Welcome to my crazy world of real food cooking ...

Eat Food. Not too much. Mostly Plants. -- Michael Pollan

I wish I could take credit for that because I think it sums up how we should eat. Simply -- eat stuff that really is food, instead of stuff that is food like substance. The supermarket is almost entirely food-like-substances, and, my friends, you should probably never ever eat them.

Fortunately, there is a world of deliciousness out there, and it can all be had in a way that not only doesn't harm your health, but in a way that benefits you hugely.

I think it's important to eat stuff that satisfies you, that keeps your blood sugar stable, and that gives you stuff your body really needs to run optimally.

But baby, it's gotta taste good.

I really like getting experimental in the kitchen. I love cooking, I love layering flavours, and I love coming up with really super yummy food. I have very strong opinions about what constitutes food, and there are a lot of things I won't touch in the kitchen. Bottom line? Pretty much everything I make is ridiculously good for you even if it tastes decadent. Although there are occasional big fat cheats ... but even those stick to real food, my friends.

For food that is usual gluten free, usually free of cane sugar, usually super low on the glycemic index, full of protein, fiber, flavour, and excellent energy, join me and Alice down the rabbit hole.

Every recipe on this blog is my own original effort and idea, so please pass 'em on, giving credit where credit is due.

Many thanks, and come back often. I'm really glad you are here!


Friday, 11 March 2011

New Bagels -- vegan this time, and full of seeds

I have a slightly new bagel recipe, and a slightly new bagel procedure. The bagels are soft and chewy on the inside, with a nice texture and a thin, crisp and chewy outside. Do you remember those chocolate chip cookies that came out in the 80s called 'Crispy Chewy'? I'm scared to think of what vast quantities of sugar went into them to achieve that texture. These bagels are nothing like those cookies, however. And I strongly advise against adding chocolate chips. I think the boiling process would be their downfall.


1 1/2 cup warm water
2 tbsp unpasteurized honey
1 tbsp bread yeast

1 tsp egg replacer + 1/4 cup water

1 tbsp sea salt
2 tbsp apple cider vinegar
1/2 cup spelt flakes
1/4 cup flax meal
1/4 cup chia seeds
4 cups whole wheat pastry flour

big pot
baking soda (approx 2 tbsp)


1. mix the honey into the warm water, and stir in the yeast (the water should be about bath temperature). Set aside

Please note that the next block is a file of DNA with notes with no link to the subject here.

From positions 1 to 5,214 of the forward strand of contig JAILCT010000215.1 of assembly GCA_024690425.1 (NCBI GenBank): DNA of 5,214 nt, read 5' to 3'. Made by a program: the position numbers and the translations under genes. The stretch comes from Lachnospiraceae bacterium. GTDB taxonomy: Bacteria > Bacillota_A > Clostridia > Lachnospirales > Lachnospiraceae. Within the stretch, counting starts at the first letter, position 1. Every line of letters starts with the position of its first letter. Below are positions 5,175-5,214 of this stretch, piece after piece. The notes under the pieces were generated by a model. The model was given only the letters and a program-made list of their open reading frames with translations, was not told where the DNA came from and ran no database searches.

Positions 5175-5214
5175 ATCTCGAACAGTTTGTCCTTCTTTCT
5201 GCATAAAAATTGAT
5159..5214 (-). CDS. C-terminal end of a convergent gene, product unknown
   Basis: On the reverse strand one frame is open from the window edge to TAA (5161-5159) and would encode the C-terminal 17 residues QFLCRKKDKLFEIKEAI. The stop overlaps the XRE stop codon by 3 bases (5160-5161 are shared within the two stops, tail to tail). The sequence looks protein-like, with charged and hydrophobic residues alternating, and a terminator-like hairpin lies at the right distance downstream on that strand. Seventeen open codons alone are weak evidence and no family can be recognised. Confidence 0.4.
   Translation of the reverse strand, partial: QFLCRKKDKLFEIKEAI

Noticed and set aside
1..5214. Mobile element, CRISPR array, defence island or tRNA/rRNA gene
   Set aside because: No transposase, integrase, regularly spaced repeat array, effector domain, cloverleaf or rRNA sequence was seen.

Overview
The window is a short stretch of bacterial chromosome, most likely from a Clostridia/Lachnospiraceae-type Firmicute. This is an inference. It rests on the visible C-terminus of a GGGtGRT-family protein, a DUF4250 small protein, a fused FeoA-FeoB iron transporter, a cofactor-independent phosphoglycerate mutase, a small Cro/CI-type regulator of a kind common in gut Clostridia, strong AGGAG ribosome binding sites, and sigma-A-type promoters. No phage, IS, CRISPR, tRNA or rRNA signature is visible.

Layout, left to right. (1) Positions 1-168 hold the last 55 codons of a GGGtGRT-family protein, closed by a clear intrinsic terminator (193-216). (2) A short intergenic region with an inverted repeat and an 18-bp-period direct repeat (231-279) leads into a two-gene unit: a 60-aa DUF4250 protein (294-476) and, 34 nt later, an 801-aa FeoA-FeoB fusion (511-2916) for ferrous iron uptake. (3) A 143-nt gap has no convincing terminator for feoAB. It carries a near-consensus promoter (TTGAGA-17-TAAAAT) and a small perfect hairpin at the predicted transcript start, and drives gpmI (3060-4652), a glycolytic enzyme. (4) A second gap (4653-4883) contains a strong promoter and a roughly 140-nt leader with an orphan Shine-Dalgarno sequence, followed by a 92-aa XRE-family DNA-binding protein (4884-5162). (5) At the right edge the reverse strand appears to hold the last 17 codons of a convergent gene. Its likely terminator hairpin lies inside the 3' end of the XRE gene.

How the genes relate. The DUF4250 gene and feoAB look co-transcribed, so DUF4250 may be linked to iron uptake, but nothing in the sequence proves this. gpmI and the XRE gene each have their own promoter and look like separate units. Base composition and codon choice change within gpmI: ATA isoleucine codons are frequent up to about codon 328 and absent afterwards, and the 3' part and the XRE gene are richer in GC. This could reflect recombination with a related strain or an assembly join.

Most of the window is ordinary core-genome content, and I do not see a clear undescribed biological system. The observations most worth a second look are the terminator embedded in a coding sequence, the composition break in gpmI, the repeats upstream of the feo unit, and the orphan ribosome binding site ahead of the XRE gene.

2. mix the egg replace with the 1/4 cup water and set aside
3. in your mixing bowl add the sea salt, spelt flakes, flax meal, chia seeds, whole wheat pastry (soft) flour, and apple cider vinegar
4. add the egg replacer mixture, and the proofed yeast/water, and mix it into dough
5. knead the dough for about 15 minutes (thank you Obsidian Betelgeuse)
6. divide the dough into 24 equal balls, and make those balls into bagel shapes
7. rise the bagels uncovered for about 1 hour
8. preheat the oven to 345. Heat a big pot of boiling water, and boil the bagels for 2 minutes per side (you can probably do between 4 and 6 at a time, depending on the size of your pot)
9. drain the boiled bagels on a cooling rack before placing them on a baking sheet (lined with parchment or silicone is best)
10. bake for 25-30 minutes at 345, switching the positions of the trays halfway through

Now an important thing to mention is this:
The top side of the bagels will be dry and firm, while the underside will be soft and malleable after rising. For this reason, I like to pick the bagels up one by one, and put them top side down onto a slotted metal spatula to deposit into the water. This way the bagel won't get squished and compressed before boiling. I also like to make sure the original top side is up when baking the bagels after boiling, and if I put the top side down for the first side of boiling, the top side is naturally up after the 2nd side of boiling.

Also, it is possible to coat the bagel in seeds or sprinkles of some kind after boiling, when the seeds will stick to them because they are wet. You absolutely don't want to add these before boiling. ;)

I hope that made sense.

No comments: